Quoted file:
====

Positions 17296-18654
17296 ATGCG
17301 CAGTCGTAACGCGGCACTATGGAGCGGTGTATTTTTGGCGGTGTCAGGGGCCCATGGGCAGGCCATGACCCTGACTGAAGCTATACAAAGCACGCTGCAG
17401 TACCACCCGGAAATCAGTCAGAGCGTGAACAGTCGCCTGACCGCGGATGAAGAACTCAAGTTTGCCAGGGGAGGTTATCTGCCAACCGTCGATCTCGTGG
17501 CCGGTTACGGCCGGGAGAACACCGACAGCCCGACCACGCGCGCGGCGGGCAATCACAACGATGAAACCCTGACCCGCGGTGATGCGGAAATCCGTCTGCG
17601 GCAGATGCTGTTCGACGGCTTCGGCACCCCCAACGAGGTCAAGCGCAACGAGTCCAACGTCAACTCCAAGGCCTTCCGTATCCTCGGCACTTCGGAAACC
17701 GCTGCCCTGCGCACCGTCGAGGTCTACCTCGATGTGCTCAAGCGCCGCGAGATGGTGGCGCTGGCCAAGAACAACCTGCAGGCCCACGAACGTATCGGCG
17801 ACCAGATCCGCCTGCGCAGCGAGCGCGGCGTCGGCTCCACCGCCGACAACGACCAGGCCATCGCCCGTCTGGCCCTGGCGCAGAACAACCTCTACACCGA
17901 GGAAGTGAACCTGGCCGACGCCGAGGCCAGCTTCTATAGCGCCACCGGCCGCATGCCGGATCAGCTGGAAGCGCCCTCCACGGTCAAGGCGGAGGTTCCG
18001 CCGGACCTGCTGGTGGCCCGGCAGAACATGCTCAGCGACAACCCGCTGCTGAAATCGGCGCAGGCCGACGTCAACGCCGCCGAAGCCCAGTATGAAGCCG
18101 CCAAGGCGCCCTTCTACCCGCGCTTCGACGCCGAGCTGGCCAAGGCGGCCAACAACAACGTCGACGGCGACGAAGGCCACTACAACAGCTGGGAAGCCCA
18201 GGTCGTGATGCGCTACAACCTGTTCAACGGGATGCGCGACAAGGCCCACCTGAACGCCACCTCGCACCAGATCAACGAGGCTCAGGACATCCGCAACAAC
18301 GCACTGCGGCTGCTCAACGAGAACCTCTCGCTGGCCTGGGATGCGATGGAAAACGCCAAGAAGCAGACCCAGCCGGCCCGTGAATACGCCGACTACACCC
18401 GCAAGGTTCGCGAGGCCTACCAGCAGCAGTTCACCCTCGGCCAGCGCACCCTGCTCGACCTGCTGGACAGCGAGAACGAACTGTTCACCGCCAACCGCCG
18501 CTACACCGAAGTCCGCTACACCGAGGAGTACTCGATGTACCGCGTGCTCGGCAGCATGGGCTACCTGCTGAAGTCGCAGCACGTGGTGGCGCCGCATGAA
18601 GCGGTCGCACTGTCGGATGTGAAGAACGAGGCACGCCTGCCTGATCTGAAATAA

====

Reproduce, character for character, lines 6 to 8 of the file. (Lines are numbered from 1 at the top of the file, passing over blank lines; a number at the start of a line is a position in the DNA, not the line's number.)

17601 GCAGATGCTGTTCGACGGCTTCGGCACCCCCAACGAGGTCAAGCGCAACGAGTCCAACGTCAACTCCAAGGCCTTCCGTATCCTCGGCACTTCGGAAACC
17701 GCTGCCCTGCGCACCGTCGAGGTCTACCTCGATGTGCTCAAGCGCCGCGAGATGGTGGCGCTGGCCAAGAACAACCTGCAGGCCCACGAACGTATCGGCG
17801 ACCAGATCCGCCTGCGCAGCGAGCGCGGCGTCGGCTCCACCGCCGACAACGACCAGGCCATCGCCCGTCTGGCCCTGGCGCAGAACAACCTCTACACCGA